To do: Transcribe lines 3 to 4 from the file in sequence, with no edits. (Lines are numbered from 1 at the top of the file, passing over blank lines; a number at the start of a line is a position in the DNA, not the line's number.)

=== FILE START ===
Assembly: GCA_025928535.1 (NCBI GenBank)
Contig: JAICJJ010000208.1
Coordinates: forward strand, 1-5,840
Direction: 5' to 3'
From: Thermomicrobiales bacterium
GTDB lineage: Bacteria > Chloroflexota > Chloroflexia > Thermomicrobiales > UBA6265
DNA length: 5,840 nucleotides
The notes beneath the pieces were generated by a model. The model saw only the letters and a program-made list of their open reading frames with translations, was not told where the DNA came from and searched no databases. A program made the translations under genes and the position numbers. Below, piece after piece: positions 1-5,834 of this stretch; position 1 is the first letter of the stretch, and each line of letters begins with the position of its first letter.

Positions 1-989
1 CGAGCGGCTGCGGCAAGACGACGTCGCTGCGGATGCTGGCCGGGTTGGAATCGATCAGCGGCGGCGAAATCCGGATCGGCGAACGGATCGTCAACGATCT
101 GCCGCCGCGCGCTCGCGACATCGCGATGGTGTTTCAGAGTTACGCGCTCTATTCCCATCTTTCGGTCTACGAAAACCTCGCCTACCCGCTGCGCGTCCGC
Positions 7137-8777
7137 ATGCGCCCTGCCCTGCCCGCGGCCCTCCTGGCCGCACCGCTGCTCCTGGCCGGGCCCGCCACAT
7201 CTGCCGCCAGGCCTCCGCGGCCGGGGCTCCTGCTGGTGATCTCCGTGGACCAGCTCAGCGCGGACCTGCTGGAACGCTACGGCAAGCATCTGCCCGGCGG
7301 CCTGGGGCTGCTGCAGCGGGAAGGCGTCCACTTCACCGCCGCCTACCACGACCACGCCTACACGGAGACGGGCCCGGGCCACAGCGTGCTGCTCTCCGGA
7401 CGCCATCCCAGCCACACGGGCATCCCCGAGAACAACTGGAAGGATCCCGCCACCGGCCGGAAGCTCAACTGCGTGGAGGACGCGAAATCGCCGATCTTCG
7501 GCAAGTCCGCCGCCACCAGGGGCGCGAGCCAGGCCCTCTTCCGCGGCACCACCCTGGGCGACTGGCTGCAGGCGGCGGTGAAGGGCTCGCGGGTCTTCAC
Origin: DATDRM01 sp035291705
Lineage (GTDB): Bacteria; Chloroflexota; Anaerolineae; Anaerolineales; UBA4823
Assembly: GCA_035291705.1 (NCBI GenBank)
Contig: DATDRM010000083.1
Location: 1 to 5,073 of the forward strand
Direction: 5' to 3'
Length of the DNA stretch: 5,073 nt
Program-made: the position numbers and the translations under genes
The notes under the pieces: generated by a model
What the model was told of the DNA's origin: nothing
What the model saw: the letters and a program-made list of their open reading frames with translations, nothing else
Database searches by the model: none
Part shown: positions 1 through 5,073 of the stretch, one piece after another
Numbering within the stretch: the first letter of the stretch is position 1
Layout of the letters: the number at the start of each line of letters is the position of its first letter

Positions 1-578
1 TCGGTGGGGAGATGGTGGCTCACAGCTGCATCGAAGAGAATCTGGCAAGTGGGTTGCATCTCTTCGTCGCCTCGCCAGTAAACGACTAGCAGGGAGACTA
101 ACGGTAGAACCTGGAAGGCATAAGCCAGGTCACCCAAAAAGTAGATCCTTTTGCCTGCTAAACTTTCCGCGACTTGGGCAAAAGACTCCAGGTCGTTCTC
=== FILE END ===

Coordinates: forward strand, 1-5,840
Direction: 5' to 3'